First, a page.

Greg Joswiak is one of my favorite guys to chat with at Apple. As any journalist who’s covered the company knows, “chatting” with Apple execs is no simple task – they’re minded so closely by the PR folks that they rarely seem to say much that’s spontaneously interesting.
Joz, though, has been around long enough to relax a bit. And in his current post as vice president of worldwide iPod product marketing, he’s got a lot of insights into what’s arguably the most important consumer electronics product of the decade.
I caught up with Joz at the event last week where Apple unveiled the iTV, iTunes 7 and the new iPods.
Though they got the least press because the news was the least surprising, the new lineup of iPod nanos is likely to generate the most revenue for Apple during the holiday quarter. So I tossed Joz a few questions about them.
Mainly, I wondered about the colors. Why bring them back? The last time we had colors like that in an iPod line was the iPod mini, which the nano replaced. I had assumed Apple decided that colors were so three years ago. I mean, I can’t really imagine the clan in Cupertino rolling out another line of jellybean-colored MacBooks anytime soon.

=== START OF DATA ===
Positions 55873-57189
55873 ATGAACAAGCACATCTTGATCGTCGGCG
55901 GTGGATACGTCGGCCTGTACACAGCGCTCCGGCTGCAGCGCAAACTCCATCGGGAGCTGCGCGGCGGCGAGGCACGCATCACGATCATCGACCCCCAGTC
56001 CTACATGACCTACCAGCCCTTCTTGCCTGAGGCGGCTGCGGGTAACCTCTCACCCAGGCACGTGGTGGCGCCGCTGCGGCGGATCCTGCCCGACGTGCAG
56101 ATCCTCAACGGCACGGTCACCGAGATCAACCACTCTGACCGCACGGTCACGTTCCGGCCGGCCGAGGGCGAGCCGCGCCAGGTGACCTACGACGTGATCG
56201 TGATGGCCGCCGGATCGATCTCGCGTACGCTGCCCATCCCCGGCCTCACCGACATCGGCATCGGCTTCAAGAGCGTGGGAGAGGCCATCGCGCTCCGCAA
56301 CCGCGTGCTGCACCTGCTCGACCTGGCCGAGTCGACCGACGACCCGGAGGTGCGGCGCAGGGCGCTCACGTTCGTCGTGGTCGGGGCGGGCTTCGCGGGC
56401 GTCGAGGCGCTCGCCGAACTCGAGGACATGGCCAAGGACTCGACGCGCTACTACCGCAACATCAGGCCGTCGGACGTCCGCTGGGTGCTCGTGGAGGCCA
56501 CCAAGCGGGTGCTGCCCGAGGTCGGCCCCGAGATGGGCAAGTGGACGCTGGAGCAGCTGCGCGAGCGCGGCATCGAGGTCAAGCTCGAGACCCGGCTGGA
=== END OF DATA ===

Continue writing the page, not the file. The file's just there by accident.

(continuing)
Joz’s answer added a bit to my understanding of how the Apple marketing mind works. The colors came back, he said, because it was time to update the feel of the line. And the updated colors were made possible because Apple’s engineers had figured out how to get the devices thin enough that they looked right in their new vivid new aluminum skins.
He was clear that Apple sees the new color scheme as more than a fashion statement – it’s also a differentiator. Without similarly investing hundreds of millions of dollars into audio player innovation and sophisticated industrial design techniques, competitors aren’t likely to come close to imitating the new nanos.